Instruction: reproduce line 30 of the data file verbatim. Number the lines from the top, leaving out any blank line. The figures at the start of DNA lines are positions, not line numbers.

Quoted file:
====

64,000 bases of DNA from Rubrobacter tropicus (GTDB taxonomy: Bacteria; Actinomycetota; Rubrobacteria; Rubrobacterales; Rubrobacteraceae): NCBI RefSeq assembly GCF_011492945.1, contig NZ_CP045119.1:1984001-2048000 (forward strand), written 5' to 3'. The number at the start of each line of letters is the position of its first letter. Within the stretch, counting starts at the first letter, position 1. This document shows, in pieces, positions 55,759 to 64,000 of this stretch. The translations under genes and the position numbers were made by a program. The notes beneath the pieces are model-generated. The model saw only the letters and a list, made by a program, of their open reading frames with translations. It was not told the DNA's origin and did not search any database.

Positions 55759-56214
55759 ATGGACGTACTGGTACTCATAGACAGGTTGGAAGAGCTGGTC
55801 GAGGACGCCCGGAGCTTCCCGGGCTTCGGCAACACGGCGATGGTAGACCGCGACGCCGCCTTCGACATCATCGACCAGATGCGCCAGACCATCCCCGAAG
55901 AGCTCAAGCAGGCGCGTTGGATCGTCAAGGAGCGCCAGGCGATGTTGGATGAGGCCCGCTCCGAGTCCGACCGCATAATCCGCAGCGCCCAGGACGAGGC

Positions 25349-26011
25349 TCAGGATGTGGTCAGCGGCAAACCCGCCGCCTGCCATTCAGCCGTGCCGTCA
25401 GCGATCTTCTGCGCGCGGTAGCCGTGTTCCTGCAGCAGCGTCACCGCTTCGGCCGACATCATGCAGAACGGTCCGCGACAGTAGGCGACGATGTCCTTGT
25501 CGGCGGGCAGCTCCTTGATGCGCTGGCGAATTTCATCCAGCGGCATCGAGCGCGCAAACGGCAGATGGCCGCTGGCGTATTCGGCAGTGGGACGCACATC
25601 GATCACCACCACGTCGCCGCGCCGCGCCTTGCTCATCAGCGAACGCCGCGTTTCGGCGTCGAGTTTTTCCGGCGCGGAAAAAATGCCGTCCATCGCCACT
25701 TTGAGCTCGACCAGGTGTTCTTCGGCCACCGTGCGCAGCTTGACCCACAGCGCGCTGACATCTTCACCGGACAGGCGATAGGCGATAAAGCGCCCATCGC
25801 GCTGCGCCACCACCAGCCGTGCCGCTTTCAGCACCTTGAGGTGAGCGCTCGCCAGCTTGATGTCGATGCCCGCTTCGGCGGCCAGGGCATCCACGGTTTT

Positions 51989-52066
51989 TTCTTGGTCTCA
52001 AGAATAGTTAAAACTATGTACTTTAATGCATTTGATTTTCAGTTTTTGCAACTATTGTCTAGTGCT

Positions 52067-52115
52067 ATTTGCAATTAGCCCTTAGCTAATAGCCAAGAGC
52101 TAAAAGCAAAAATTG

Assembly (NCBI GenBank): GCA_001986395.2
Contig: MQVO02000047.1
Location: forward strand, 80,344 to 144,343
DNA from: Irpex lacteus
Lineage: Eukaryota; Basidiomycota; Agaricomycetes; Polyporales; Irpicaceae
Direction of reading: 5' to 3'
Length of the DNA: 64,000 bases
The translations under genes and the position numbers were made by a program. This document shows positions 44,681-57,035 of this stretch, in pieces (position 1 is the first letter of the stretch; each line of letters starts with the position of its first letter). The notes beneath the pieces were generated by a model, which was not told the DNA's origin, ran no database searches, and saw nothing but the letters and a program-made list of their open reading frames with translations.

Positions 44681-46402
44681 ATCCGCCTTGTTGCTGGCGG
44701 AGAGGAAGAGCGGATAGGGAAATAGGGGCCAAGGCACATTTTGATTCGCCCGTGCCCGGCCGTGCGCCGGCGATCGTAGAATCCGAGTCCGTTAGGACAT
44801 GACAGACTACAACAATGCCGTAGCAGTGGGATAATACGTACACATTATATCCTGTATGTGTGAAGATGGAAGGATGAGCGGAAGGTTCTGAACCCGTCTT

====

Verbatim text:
44801 GACAGACTACAACAATGCCGTAGCAGTGGGATAATACGTACACATTATATCCTGTATGTGTGAAGATGGAAGGATGAGCGGAAGGTTCTGAACCCGTCTT